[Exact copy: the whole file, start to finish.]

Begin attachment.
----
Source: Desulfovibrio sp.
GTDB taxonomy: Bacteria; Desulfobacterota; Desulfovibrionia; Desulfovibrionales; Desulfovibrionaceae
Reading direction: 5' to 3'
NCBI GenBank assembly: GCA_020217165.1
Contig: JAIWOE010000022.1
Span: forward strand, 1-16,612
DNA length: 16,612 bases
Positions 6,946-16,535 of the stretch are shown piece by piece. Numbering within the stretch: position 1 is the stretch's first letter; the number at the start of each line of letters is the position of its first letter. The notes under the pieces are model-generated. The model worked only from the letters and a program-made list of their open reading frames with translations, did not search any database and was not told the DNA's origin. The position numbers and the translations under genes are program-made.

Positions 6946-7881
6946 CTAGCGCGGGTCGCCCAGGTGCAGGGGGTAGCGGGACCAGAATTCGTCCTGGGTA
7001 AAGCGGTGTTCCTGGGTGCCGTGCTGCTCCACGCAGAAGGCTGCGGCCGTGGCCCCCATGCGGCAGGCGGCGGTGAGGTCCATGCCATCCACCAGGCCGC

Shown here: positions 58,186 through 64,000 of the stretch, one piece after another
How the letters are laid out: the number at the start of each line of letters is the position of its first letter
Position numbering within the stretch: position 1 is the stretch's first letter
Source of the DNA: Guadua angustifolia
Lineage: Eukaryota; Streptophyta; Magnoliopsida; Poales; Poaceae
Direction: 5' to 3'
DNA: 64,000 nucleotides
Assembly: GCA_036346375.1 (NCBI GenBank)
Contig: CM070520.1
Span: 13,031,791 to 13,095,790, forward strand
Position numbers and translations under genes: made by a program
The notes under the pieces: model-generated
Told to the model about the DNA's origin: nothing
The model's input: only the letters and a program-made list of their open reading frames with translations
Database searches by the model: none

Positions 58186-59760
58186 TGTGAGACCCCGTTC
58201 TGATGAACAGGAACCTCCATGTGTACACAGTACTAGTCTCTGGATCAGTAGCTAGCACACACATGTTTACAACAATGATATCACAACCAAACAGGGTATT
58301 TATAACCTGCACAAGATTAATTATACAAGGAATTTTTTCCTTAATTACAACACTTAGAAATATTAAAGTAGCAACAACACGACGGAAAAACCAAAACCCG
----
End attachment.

Source: Desulfovibrio sp.
GTDB taxonomy: Bacteria; Desulfobacterota; Desulfovibrionia; Desulfovibrionales; Desulfovibrionaceae
Reading direction: 5' to 3'
NCBI GenBank assembly: GCA_020217165.1
Contig: JAIWOE010000022.1
Span: forward strand, 1-16,612
DNA length: 16,612 bases
Positions 6,946-16,535 of the stretch are shown piece by piece. Numbering within the stretch: position 1 is the stretch's first letter; the number at the start of each line of letters is the position of its first letter. The notes under the pieces are model-generated. The model worked only from the letters and a program-made list of their open reading frames with translations, did not search any database and was not told the DNA's origin. The position numbers and the translations under genes are program-made.

Positions 6946-7881
6946 CTAGCGCGGGTCGCCCAGGTGCAGGGGGTAGCGGGACCAGAATTCGTCCTGGGTA
7001 AAGCGGTGTTCCTGGGTGCCGTGCTGCTCCACGCAGAAGGCTGCGGCCGTGGCCCCCATGCGGCAGGCGGCGGTGAGGTCCATGCCATCCACCAGGCCGC

Shown here: positions 58,186 through 64,000 of the stretch, one piece after another
How the letters are laid out: the number at the start of each line of letters is the position of its first letter
Position numbering within the stretch: position 1 is the stretch's first letter
Source of the DNA: Guadua angustifolia
Lineage: Eukaryota; Streptophyta; Magnoliopsida; Poales; Poaceae
Direction: 5' to 3'
DNA: 64,000 nucleotides
Assembly: GCA_036346375.1 (NCBI GenBank)
Contig: CM070520.1
Span: 13,031,791 to 13,095,790, forward strand
Position numbers and translations under genes: made by a program
The notes under the pieces: model-generated
Told to the model about the DNA's origin: nothing
The model's input: only the letters and a program-made list of their open reading frames with translations
Database searches by the model: none

Positions 58186-59760
58186 TGTGAGACCCCGTTC
58201 TGATGAACAGGAACCTCCATGTGTACACAGTACTAGTCTCTGGATCAGTAGCTAGCACACACATGTTTACAACAATGATATCACAACCAAACAGGGTATT
58301 TATAACCTGCACAAGATTAATTATACAAGGAATTTTTTCCTTAATTACAACACTTAGAAATATTAAAGTAGCAACAACACGACGGAAAAACCAAAACCCG